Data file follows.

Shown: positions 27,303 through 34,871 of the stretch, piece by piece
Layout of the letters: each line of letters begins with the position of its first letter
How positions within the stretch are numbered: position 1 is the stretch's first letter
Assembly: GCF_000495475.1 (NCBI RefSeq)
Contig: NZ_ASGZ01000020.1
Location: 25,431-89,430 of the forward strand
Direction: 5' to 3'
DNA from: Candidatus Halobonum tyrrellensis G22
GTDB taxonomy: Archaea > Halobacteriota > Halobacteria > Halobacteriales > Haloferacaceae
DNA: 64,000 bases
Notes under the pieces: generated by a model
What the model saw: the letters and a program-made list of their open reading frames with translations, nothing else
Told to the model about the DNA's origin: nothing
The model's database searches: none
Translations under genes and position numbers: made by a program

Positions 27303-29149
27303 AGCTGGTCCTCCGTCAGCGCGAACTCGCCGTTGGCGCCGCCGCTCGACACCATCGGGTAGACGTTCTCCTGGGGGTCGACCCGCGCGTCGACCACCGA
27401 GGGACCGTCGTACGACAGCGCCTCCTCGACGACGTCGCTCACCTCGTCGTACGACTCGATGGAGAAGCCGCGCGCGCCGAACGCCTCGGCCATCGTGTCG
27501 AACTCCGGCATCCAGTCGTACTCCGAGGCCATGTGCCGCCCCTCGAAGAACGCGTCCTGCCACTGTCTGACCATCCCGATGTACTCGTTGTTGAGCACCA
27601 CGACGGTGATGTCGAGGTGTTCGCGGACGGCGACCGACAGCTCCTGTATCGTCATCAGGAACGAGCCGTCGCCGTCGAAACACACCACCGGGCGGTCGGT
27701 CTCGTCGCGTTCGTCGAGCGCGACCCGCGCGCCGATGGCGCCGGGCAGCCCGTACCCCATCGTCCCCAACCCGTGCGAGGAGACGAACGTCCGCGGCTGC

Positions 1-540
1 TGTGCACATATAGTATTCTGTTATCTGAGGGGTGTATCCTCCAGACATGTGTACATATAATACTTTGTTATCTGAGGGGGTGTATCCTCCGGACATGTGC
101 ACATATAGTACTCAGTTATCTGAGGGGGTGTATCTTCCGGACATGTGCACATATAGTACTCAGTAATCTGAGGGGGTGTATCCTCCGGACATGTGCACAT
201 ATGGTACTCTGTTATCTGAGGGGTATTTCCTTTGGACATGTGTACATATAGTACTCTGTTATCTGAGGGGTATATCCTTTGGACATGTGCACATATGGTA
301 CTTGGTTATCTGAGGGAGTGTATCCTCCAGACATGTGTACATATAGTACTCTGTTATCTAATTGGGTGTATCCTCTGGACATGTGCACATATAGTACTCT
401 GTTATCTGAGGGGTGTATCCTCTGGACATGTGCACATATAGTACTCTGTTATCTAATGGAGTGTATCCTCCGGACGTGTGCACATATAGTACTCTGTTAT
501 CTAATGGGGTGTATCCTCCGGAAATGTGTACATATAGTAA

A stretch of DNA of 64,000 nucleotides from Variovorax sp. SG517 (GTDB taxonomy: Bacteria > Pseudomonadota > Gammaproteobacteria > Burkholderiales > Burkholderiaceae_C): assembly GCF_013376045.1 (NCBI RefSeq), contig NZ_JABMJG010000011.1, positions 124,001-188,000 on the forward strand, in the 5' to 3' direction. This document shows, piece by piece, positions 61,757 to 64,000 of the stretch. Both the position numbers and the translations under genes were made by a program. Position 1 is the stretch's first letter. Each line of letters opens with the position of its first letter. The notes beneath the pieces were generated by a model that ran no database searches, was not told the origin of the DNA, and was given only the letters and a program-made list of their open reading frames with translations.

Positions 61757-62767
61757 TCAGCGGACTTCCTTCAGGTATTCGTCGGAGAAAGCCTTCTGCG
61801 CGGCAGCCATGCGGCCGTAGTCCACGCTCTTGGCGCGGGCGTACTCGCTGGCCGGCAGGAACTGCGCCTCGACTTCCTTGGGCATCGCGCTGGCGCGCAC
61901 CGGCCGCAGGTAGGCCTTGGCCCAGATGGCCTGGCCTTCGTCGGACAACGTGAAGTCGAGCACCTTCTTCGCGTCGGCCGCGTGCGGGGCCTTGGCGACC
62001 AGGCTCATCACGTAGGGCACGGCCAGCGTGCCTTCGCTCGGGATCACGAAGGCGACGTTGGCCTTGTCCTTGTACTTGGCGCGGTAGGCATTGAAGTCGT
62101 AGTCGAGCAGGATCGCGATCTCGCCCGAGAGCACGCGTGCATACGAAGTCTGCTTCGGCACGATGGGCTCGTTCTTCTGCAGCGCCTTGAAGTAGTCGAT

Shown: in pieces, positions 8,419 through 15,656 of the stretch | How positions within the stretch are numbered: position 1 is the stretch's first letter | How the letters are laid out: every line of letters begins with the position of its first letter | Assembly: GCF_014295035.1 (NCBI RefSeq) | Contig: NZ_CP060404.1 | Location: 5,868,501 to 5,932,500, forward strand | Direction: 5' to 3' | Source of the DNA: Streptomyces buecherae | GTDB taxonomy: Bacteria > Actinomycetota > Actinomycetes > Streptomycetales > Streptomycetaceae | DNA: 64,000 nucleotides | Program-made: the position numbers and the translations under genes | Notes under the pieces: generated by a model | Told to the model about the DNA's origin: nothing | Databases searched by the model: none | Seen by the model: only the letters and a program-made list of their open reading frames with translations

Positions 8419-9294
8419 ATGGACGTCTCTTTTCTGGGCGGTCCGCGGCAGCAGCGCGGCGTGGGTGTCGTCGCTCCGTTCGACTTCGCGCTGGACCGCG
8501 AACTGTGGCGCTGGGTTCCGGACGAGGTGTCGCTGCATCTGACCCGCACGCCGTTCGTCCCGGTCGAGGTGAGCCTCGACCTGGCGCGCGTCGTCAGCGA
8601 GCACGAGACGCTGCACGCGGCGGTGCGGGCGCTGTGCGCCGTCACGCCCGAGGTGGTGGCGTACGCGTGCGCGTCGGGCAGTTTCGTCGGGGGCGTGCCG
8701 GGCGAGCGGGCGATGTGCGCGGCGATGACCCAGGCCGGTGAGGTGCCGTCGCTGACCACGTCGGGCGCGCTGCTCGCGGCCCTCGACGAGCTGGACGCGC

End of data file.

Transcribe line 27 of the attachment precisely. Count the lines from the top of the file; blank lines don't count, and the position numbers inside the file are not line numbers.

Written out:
401 GTTATCTGAGGGGTGTATCCTCTGGACATGTGCACATATAGTACTCTGTTATCTAATGGAGTGTATCCTCCGGACGTGTGCACATATAGTACTCTGTTAT